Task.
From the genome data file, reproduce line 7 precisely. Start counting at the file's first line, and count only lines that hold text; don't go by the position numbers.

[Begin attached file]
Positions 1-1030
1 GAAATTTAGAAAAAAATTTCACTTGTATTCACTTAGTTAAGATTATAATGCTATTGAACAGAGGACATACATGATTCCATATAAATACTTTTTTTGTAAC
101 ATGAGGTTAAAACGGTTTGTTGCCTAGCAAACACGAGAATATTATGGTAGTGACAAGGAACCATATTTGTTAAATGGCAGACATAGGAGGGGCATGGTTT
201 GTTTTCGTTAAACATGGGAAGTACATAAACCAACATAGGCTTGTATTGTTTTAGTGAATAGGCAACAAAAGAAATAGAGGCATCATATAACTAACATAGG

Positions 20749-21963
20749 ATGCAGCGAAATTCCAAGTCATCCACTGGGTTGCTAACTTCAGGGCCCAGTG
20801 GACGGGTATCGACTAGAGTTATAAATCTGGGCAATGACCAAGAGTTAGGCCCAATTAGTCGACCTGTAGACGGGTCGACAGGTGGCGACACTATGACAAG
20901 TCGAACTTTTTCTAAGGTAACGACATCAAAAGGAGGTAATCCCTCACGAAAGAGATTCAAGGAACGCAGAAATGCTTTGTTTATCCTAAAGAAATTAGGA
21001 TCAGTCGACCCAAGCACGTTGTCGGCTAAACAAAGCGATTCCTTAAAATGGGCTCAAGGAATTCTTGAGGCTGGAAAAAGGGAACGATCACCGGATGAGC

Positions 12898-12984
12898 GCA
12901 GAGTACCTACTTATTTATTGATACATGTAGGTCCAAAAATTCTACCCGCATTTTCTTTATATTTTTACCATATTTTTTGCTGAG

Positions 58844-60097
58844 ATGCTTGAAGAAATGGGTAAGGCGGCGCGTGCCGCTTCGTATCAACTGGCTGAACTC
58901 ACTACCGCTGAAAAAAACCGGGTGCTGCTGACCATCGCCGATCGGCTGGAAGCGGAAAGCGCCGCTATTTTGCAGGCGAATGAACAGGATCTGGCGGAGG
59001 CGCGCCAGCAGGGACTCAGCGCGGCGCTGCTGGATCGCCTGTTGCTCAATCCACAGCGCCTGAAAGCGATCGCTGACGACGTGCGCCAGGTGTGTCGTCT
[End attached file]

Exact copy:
20801 GACGGGTATCGACTAGAGTTATAAATCTGGGCAATGACCAAGAGTTAGGCCCAATTAGTCGACCTGTAGACGGGTCGACAGGTGGCGACACTATGACAAG